A huge chunk of valuable South End land is going to be … a railyard

A huge chunk of valuable South End land is going to be … a railyard
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Just steps from Unknown Brewing and Craft Tasting Room, you’ll see excavators plowing up a massive amount of dirt in the shadow of the Uptown skyline.

The newest luxury apartments? South End’s latest mixed-use development?

Nope. It’s going to be a railyard.

Image via NCDOT

What? Why does Charlotte need this?

The new railyard is under construction by the N.C. Department of Transportation and is designed to be close to the Charlotte Gateway Station, the proposed train terminal to be built Uptown.

[Agenda story: Boarding an Amtrak train uptown might one day become a reality]

Specifically, they’re building several tracks for train maintenance and a massive maintenance building.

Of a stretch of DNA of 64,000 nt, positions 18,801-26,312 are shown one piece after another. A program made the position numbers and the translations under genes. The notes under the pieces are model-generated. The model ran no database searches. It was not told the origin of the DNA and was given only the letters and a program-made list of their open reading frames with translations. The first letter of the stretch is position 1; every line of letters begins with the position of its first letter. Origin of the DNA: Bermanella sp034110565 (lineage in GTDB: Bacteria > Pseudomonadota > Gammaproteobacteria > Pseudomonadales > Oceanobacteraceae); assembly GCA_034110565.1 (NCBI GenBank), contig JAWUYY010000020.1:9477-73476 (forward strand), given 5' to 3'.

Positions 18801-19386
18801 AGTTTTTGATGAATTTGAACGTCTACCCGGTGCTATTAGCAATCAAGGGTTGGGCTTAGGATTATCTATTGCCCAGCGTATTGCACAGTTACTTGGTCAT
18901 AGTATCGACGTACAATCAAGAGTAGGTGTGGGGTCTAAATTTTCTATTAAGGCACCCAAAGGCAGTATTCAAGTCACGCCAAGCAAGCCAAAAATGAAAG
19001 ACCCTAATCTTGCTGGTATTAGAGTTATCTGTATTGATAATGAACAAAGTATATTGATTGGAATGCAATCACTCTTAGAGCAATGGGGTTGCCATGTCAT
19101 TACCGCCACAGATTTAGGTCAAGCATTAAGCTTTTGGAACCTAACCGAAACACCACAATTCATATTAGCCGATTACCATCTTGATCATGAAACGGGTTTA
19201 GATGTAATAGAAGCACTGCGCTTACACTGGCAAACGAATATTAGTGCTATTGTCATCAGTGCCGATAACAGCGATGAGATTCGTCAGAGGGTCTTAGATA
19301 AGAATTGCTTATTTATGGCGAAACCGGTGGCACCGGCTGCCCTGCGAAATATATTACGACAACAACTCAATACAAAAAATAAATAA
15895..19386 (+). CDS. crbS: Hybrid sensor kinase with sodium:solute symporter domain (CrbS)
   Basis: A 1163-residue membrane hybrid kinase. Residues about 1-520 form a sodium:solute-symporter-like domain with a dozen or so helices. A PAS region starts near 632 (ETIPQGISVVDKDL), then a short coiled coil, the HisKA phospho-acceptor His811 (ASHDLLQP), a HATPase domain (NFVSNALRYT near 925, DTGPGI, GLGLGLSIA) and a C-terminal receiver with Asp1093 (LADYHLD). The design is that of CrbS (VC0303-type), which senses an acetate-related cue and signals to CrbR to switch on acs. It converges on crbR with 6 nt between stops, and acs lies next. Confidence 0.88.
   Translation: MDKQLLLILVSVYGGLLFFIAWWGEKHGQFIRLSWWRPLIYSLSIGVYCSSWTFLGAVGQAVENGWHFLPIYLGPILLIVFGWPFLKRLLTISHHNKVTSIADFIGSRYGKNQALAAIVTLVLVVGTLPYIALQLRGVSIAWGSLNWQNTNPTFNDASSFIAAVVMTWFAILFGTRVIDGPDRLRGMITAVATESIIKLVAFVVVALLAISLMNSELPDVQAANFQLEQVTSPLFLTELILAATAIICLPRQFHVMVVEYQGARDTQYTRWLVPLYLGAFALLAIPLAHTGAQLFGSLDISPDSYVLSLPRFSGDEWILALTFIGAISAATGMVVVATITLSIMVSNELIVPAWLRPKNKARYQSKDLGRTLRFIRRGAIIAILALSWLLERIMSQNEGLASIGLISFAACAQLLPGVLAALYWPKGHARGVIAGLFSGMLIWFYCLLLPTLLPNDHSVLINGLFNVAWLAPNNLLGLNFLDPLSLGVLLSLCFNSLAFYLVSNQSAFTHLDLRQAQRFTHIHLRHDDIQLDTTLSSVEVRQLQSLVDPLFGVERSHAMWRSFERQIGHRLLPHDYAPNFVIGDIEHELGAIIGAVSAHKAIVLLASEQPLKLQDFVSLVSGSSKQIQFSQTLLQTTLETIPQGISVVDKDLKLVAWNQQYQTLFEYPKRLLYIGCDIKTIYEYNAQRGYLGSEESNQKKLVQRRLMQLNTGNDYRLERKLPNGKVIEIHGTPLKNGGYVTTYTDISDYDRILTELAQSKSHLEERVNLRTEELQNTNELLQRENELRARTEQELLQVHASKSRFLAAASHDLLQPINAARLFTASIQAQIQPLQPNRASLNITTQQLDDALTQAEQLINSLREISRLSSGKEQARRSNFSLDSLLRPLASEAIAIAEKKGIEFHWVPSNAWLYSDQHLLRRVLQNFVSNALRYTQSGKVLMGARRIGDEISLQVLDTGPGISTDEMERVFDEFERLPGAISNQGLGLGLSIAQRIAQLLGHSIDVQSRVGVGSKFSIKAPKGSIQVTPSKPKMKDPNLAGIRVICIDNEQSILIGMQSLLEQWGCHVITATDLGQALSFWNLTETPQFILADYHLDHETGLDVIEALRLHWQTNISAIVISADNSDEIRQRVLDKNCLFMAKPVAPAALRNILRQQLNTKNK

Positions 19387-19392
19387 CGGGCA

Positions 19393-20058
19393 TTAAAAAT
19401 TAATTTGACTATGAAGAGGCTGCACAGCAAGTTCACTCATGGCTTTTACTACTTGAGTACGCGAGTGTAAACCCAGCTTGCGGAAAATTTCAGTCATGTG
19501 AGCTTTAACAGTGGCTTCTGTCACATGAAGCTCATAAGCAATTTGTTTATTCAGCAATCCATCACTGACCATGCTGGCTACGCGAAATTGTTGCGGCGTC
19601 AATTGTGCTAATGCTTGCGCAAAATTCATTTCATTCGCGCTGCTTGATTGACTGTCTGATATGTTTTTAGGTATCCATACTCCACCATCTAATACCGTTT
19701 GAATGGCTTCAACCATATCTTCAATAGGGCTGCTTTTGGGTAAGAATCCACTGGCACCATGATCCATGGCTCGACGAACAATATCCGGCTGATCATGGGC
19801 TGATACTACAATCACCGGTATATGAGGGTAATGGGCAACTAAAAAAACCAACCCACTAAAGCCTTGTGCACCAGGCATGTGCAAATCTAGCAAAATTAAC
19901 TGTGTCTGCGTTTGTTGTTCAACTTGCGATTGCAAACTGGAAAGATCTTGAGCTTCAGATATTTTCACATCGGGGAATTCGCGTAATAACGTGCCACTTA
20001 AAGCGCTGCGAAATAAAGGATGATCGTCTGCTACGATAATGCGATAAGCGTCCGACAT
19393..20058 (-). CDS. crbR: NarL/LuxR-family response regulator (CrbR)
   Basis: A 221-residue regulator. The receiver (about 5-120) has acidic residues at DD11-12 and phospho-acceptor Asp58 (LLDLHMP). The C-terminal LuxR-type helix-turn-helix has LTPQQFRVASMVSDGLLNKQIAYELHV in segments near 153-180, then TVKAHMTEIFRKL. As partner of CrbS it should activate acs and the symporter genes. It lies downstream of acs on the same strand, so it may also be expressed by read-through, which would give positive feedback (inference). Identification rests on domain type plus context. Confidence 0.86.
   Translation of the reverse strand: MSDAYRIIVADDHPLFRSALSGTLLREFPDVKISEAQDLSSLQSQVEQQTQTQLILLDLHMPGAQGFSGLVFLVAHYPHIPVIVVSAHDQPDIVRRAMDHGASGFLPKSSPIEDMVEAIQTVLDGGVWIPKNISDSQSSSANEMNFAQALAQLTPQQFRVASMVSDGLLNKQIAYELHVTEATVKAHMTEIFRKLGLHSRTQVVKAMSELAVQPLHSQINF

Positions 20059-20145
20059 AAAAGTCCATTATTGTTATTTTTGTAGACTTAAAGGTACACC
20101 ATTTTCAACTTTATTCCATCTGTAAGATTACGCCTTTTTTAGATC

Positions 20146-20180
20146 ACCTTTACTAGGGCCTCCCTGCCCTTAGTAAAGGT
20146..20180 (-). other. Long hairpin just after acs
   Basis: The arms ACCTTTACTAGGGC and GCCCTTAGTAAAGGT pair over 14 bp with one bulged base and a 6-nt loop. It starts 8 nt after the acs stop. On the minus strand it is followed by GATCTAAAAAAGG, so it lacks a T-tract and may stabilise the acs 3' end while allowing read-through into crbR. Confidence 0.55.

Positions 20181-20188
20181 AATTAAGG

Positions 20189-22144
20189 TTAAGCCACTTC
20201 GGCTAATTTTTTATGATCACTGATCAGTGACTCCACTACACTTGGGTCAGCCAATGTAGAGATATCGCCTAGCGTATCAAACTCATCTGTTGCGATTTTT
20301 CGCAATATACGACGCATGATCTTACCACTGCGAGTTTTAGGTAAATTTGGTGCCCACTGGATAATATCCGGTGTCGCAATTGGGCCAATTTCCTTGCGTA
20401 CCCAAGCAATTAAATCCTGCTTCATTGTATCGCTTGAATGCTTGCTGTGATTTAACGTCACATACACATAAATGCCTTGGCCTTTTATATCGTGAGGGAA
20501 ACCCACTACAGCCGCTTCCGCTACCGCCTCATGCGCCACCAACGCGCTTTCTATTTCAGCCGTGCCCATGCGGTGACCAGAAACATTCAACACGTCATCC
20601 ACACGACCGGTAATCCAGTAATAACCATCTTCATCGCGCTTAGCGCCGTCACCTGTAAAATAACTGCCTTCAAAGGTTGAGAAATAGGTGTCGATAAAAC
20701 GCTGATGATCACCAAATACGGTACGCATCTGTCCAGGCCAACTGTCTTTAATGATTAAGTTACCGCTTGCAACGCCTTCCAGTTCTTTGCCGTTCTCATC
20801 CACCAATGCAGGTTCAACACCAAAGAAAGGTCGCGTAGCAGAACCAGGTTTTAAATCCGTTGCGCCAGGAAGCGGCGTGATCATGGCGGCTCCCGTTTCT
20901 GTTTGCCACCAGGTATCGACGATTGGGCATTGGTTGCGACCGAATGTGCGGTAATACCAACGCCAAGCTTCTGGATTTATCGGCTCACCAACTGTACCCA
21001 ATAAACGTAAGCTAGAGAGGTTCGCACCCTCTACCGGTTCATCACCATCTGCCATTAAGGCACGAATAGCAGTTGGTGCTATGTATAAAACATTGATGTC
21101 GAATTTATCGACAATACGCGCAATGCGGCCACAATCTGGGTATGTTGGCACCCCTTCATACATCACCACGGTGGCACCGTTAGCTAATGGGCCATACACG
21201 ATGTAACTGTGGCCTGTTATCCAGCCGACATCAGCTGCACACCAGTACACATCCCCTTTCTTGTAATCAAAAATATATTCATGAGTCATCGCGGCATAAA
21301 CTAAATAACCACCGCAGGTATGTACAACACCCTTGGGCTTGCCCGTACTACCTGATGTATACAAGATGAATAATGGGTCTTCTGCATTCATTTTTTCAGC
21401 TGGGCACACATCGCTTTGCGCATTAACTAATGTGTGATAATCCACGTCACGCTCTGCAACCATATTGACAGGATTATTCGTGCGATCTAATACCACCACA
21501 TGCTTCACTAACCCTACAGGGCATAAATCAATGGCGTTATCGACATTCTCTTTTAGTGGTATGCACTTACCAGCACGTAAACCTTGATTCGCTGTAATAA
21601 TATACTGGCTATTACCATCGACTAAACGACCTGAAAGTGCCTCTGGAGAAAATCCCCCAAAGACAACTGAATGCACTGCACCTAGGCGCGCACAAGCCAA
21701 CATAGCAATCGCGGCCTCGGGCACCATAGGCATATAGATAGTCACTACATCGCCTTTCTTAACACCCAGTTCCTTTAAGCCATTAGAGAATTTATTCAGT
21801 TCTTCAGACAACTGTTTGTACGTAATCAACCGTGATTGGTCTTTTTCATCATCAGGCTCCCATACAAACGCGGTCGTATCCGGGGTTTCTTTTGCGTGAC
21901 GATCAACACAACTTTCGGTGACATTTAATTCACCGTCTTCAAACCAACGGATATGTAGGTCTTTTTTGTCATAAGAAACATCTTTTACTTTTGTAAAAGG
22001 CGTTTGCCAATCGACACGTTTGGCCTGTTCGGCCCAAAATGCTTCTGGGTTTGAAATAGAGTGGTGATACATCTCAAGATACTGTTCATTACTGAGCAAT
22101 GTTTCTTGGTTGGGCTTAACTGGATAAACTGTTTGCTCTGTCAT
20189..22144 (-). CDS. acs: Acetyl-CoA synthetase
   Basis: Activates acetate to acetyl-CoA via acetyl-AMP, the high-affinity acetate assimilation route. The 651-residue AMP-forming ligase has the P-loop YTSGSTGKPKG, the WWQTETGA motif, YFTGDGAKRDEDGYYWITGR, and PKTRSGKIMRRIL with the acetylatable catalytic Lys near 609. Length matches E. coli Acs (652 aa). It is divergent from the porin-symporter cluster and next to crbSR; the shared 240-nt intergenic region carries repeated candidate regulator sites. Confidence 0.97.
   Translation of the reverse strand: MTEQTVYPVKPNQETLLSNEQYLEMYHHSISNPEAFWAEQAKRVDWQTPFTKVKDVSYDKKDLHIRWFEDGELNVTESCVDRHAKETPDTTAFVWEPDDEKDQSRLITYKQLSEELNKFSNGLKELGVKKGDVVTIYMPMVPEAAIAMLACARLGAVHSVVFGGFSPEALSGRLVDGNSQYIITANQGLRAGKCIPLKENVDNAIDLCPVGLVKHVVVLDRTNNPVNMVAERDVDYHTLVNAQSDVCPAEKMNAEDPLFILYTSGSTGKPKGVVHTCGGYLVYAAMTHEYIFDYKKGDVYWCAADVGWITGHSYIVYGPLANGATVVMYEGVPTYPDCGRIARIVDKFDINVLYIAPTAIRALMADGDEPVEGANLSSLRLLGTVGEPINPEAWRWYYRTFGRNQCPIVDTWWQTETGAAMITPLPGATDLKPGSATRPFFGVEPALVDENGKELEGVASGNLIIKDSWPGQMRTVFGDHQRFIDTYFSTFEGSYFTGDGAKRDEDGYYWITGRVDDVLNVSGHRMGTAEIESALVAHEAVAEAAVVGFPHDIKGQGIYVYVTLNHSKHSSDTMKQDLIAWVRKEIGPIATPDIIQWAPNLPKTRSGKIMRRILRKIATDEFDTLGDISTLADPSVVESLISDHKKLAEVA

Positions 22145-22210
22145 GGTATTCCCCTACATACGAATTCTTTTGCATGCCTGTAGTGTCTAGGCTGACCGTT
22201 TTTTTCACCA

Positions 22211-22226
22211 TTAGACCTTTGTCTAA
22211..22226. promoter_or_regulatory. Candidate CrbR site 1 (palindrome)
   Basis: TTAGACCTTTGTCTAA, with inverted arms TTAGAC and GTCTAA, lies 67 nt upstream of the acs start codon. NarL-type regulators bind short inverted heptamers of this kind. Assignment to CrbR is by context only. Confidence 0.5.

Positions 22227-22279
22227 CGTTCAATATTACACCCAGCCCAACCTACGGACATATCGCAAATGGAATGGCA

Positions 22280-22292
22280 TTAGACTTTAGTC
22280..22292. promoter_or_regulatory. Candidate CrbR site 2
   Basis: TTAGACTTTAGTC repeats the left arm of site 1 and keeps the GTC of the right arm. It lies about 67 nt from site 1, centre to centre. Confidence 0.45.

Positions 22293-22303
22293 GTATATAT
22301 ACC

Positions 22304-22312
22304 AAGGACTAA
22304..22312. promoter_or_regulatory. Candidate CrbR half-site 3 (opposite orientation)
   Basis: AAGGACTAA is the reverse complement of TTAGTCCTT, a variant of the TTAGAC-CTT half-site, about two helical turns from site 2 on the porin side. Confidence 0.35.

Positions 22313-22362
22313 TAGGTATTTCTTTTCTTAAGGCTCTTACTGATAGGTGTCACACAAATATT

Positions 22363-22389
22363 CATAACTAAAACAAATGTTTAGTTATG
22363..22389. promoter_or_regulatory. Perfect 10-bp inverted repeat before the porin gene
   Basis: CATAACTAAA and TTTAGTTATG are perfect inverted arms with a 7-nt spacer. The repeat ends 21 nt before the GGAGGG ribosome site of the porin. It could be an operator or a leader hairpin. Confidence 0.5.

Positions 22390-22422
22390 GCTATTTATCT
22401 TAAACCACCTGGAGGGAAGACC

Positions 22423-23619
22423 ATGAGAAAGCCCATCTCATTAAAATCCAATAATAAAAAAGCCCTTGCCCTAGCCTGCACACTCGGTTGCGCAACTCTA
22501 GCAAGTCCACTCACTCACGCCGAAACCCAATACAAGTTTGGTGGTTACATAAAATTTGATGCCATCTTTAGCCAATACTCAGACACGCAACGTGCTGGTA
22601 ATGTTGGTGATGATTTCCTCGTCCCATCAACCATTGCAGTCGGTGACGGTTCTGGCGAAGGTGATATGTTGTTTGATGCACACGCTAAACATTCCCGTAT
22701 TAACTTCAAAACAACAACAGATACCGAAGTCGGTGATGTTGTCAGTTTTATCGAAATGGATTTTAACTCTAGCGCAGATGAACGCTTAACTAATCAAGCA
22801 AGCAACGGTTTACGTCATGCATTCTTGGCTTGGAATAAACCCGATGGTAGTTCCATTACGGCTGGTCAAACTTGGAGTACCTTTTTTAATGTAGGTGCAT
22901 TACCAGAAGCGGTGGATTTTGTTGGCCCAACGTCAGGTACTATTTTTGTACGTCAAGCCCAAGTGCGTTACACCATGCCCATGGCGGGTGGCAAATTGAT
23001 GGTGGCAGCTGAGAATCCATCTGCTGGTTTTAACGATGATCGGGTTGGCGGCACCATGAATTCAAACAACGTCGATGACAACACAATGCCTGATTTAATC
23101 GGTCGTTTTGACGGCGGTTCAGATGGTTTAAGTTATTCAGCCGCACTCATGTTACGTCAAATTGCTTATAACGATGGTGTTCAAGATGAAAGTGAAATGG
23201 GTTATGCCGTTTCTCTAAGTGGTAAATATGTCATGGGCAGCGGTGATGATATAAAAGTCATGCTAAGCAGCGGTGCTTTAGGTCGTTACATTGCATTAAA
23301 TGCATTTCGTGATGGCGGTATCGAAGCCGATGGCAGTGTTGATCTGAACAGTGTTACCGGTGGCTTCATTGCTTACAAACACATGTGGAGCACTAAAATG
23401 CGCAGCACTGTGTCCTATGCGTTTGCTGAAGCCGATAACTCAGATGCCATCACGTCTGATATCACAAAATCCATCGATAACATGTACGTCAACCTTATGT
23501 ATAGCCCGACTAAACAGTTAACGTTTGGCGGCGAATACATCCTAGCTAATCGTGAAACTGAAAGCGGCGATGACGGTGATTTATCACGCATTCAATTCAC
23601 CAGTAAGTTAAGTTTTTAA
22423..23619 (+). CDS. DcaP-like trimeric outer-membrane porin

It’s part of a broader effort to improve high-speed rail service through the Southeast and between Raleigh and Charlotte. The railyard project is expected to cost $63 million.

Here’s what it’s going to look like. Renderings via NCDOT.


The facility is going to replace a portion of the Norfolk Southern railyard that’s just north and east of Uptown, the one that’s often artistically photographed from the Matheson Street bridge.


I’m tempted to say that, while ugly, this new railyard is what’s necessary to achieve the worthy goal of bringing transit by train into the heart of Uptown — and that we should all be happy about it.

But I just can’t.

We’re on the cusp of another boom of development down the Mint Street corridor, with the “Gold District” set to become the next hip neighborhood, awash with retail shops and restaurants and steeped in history. While most of it is still a dream, some businesses are already coming.

This railyard is directly adjacent and will essentially put a physical barrier against the neighborhood’s growth and limit what types of development will be successful. Who’s going to pay top dollar for an apartment on top of a locomotive repair facility?

Charlotte has talked ad nauseam about making our community walkable and we’ve taken pride in the development of South End.

Why did we let this happen?

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